• I say this to take a shot at the rest of the group but to praise the subject: Philadelphia's best bench offense on Friday night was to put up shots and then just pray Dwight Howard could come up with an offensive rebound. It has been the one area of the game where he has been consistently impactful this season, and they needed every single opportunity he pulled down, because they could not count on anybody else to produce against the Bulls.

If that's the cost of his typical foul trouble, I suppose they're just going to have to live with it.

The Bad

• There has been a lot of discussion about the bench lately, almost all of it bad, and I can understand the concern as someone who has to watch every minute of these games. They have offered almost nothing on both ends of the floor, and it's easy to look at this group as currently constructed and think that they will not be good enough to compete in the playoffs.

They were basically the only reason Chicago hung around in this game on Friday night. Rivers tried to buy Embiid a bit more rest in the first half, and without Tobias Harris out there to prop them up, it was an absolute nightmare stretch for Philly. Tyrese Maxey clanged runner after runner, Mike Scott was basically just jogging back and forth down the court, and Furkan Korkmaz...well, we'll get to him below.

(Sticking with Maxey for a second, this sort of game is part of why you see rookies struggle to get playing time under a lot of coaches, Rivers included. It's one thing to miss shots, especially when you're being asked to carry a lifeless second unit, but he compounded that by making terrible mental mistakes and trying to make up for those all at once, instead of letting the game come to him. I have a feeling he might be parked on the bench for a while once Shake is back.)

Here's a ray of sunshine in a dark period for the second unit — I don't think they need to panic and I don't think this is the drastic problem it feels like at the moment. Shake Milton will return and give them a lift, yes, but a lot of these guys will also just be minimized or out of the rotation entirely by the time the games begin to matter. 

I would bet a healthy sum of money that there will be an addition/swap or two before the trade deadline, and drawing any conclusions about this group on a night without Ben Simmons is a bit futile. When your most versatile player (and high minute man) is parked on the sideline, you're absolutely going to see guys overextended.

• The bench stinking it up is one thing, but this was an ugly game for Seth Curry and Danny Green, who were bad in their own unique (but relatively familiar) ways.

Curry's night is one you can excuse to some extent because he was just out of rhythm. I still believe he's way too hesitant to shoot sometimes, with Curry psyching himself out of several open looks on great Embiid passes, but he has been a good deal better most of the year, so I ignore the struggle to some extent.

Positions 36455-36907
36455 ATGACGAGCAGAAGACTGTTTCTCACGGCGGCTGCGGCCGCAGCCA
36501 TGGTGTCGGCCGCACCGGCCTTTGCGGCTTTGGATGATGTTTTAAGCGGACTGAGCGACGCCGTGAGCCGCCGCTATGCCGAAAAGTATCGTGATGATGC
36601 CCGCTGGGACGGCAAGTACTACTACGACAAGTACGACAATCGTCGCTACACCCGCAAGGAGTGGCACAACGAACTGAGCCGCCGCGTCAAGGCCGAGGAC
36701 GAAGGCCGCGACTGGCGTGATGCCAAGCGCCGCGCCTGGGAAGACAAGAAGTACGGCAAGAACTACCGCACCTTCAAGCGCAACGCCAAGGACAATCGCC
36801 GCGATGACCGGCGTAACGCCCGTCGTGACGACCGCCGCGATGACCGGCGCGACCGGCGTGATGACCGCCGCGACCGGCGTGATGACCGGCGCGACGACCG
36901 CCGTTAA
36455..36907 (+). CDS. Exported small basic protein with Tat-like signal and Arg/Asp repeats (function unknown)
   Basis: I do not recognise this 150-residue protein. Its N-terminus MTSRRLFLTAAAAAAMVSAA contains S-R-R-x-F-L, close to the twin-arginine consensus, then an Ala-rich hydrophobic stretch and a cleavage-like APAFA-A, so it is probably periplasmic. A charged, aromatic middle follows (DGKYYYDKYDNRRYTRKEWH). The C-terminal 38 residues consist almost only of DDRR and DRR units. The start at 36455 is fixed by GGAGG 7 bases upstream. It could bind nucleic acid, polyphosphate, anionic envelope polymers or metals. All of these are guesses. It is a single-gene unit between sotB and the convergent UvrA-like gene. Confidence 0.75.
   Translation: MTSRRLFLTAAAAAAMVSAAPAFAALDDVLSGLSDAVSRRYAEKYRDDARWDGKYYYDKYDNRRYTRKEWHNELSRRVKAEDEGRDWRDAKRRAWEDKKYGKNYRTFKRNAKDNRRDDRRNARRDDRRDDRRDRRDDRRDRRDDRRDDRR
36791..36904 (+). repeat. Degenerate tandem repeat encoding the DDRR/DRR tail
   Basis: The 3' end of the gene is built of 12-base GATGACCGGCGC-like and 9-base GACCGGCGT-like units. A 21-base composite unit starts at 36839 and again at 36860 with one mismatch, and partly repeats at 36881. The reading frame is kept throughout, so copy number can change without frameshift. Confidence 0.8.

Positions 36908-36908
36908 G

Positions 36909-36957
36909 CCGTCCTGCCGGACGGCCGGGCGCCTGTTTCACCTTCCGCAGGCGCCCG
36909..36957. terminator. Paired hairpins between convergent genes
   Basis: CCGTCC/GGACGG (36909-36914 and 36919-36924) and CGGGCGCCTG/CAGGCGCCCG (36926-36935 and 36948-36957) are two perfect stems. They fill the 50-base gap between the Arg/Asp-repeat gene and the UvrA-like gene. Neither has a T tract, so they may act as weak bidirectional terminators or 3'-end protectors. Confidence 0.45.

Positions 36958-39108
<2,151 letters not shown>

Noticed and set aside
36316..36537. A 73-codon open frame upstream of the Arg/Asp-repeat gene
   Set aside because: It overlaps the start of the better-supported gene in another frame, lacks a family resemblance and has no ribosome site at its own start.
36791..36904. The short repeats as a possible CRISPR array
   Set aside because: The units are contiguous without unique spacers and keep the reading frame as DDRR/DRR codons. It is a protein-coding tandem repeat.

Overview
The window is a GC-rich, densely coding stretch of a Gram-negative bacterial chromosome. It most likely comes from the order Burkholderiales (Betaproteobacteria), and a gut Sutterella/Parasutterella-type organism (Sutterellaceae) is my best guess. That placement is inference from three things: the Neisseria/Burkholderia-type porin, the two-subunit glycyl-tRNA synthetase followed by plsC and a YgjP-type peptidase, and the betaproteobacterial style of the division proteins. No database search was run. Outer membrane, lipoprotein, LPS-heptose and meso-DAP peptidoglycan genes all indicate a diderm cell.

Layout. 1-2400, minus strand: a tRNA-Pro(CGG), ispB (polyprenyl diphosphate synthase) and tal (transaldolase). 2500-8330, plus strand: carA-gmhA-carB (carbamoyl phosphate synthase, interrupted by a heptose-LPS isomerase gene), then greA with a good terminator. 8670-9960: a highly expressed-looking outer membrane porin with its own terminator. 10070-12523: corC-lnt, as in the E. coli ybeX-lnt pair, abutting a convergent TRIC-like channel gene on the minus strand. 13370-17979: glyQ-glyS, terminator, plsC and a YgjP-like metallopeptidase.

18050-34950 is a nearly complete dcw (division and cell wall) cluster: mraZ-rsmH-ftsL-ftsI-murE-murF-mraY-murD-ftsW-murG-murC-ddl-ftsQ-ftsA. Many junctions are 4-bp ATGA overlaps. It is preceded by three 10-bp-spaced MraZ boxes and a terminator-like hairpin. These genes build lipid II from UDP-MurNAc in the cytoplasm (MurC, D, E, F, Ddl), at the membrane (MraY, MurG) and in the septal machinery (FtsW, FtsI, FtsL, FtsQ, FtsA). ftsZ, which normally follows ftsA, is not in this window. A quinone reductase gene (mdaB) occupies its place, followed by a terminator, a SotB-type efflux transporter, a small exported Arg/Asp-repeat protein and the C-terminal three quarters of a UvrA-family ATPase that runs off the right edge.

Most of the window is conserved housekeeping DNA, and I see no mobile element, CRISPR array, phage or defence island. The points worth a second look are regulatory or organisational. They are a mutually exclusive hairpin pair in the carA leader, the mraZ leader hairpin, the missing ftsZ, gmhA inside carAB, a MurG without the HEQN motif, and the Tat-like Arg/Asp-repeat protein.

Green was bad in the loudest way possible on defense, blown by repeatedly for layups and late on closeout after closeout he was fortunate not to get burned on. He has been a streaky player for basically his whole career, but it's a little concerning that we've seen so few actively helpful games from the veteran this year. If he sticks around past the deadline, they need a lot more from him if he is to remain in the starting and closing groups.

(I'll say this — Green did hit some big momentum threes when they needed them throughout the night. I'm just a bit shocked by how bad he has been on defense most of the season.)

• Doc Rivers just has to stagger Embiid and Harris in a game like this so that one of them is on the floor at all times. The bench has not had it for weeks now, and leaving the all-bench group out there to die is an avoidable issue.

The Ugly

• Furkan Korkmaz had not one, but two of the worst turnovers of the season in a small stretch spanning the end of the first quarter and the beginning of the second quarter. I have no idea what he thought he saw, but he threw two separate passes to absolutely nobody and then looked up in disbelief as other players remained stationary in the spots they had been in the whole time.

I came into the year with pretty high expectations for Korkmaz, who had a good year last year and seemed to be a guy who could benefit from Rivers' touch with movement shooters. It has gone in the other direction, with Korkmaz the obvious guy to drop from the rotation to mix things up.

Mike Scott deserves a bit of scrutiny for a very different version of ineffectiveness. Korkmaz's screw ups are louder, no doubt, but Scott doesn't do basically any of the little things right. When the standstill shooter is making the occasional open shot that comes to him, we excuse the rest, but the defensive miscues are plentiful and there are few moments where you think to yourself, "I wasn't expecting that from him!" in a positive manner.

There are plenty of standstill shooters in the world.